You want to become a data engineer, but don't know how to set up a data engineering project? I will show you!
Do not make this mistake!
First of all you should not make the mistake that unfortunately many people make!
Often people want to build the whole thing from the beginning.
They say: "Okay I need to do a project. I need to make a big thing. I don't even know what data and what tools I want to use." But they want to do the full chain right away.
I always say start small! Start by selecting a few data that make sense and that interest you.
And then start with one tool. Then you build something on top of it. And then you build something on that. If necessary, you might exchange something for something else. Because you are more interested in the other thing, for example!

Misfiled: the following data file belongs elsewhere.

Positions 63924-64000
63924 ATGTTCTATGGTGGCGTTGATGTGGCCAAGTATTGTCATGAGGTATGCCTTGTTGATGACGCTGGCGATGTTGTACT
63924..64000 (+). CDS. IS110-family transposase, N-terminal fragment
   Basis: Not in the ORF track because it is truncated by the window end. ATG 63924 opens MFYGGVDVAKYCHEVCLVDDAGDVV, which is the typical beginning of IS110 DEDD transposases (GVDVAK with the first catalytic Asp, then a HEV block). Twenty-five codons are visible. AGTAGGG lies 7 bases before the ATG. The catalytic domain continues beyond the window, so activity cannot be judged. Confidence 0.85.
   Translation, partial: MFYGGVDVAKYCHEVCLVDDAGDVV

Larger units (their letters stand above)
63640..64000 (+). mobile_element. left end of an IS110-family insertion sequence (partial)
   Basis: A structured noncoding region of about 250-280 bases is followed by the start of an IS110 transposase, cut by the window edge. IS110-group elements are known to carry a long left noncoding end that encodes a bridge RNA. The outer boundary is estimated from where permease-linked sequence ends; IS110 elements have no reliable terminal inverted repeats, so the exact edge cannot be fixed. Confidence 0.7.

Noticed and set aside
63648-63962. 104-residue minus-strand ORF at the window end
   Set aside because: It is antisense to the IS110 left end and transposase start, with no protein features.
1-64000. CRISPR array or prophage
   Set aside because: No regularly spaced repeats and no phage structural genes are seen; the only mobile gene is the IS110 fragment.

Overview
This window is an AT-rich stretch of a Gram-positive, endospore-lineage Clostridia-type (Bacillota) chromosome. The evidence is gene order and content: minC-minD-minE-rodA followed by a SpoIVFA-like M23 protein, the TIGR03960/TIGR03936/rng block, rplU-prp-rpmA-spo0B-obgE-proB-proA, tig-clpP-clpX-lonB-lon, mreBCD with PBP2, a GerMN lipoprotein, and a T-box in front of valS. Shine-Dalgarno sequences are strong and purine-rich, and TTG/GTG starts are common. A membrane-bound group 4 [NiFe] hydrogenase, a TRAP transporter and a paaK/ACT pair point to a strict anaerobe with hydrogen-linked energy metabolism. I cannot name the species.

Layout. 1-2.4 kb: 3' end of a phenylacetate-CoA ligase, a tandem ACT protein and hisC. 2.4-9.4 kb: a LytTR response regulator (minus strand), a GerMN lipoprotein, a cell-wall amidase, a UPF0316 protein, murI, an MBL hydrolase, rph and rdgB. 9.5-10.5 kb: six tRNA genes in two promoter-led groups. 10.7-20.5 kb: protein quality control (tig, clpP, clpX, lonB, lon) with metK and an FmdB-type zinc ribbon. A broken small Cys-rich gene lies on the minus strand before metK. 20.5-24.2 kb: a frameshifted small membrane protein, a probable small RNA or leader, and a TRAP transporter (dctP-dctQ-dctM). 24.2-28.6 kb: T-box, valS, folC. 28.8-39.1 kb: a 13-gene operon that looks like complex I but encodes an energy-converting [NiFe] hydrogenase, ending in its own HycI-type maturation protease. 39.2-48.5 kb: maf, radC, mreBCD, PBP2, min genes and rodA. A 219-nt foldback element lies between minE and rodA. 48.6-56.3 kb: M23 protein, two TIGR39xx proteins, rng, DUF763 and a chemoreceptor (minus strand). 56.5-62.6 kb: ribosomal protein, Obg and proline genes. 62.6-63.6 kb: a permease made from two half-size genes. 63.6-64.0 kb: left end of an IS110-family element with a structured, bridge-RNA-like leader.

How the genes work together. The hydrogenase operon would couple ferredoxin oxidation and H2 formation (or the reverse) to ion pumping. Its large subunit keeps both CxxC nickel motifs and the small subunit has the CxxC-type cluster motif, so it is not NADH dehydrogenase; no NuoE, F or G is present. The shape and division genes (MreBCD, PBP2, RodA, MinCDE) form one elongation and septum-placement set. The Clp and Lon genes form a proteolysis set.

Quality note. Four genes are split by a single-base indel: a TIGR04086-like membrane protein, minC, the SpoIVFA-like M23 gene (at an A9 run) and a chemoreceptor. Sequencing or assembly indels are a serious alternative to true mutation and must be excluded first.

Do not learn everything!
It makes absolutely no sense to go to the Cookbook and look at every tool and try to learn every tool! That is completely useless.
How the Cookbook helps you? Choose a few tools that are interesting or that you can see are in demand. Then you look at them, use them and learn how to use them. That is the main thing!
Approaches to building a project
Does it make sense to hunt down like some type of open API or data portal and just build a pipeline to extract it from there and do the manipulation?
Well, there are several approaches how you can do it.
As already mentioned in the question: You hunt down some sources like APIs.
But what you can also do, of course, is to just go out and finally find the data. Look through the data sources. Free data sources - there are tons of them.
Just last week I added a lot in the cookbook. Go through and find a data set like in CSV format.
If you have a large file, you can always slice it and like simulate an API or simulate a source that is posting somewhere. That's rather quick, so you don't have to fight with some APIs and so on.
Both approaches work! So do the thing that appeals to you the most! :-)
You are still unsure? With my Data Engineer Guide I will guide you through exactly this process using 9 modules. Just drop by and see if it is something for you :-)
>> created by Mira Roth